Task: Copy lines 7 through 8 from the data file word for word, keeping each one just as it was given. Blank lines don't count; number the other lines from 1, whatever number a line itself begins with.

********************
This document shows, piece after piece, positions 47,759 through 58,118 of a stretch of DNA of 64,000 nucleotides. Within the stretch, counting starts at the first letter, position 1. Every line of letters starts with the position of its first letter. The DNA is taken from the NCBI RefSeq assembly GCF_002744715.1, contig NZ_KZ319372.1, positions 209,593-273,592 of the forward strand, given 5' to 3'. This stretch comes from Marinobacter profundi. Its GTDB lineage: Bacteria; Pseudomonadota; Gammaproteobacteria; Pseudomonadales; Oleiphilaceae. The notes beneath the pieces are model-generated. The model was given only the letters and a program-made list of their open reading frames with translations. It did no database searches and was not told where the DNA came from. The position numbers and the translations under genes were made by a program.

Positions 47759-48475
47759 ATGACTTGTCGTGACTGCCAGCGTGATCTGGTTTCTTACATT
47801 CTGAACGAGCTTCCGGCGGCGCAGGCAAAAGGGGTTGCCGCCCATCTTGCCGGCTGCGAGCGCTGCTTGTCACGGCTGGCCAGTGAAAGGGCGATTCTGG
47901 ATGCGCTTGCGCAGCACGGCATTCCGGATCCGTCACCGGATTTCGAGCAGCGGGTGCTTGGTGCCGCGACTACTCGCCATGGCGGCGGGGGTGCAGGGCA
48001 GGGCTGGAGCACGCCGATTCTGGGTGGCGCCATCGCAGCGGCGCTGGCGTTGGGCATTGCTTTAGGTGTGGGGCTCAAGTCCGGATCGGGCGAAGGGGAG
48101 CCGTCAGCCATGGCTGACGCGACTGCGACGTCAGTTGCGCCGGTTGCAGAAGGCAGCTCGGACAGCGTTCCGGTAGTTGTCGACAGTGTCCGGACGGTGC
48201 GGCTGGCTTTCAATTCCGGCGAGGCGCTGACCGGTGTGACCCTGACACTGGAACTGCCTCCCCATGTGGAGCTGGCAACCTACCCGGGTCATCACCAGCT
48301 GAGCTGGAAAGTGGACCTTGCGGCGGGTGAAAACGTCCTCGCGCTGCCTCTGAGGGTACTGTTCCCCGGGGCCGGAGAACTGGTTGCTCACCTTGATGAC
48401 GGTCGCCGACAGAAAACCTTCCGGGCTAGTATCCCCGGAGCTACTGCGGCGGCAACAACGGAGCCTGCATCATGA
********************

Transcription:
48101 CCGTCAGCCATGGCTGACGCGACTGCGACGTCAGTTGCGCCGGTTGCAGAAGGCAGCTCGGACAGCGTTCCGGTAGTTGTCGACAGTGTCCGGACGGTGC
48201 GGCTGGCTTTCAATTCCGGCGAGGCGCTGACCGGTGTGACCCTGACACTGGAACTGCCTCCCCATGTGGAGCTGGCAACCTACCCGGGTCATCACCAGCT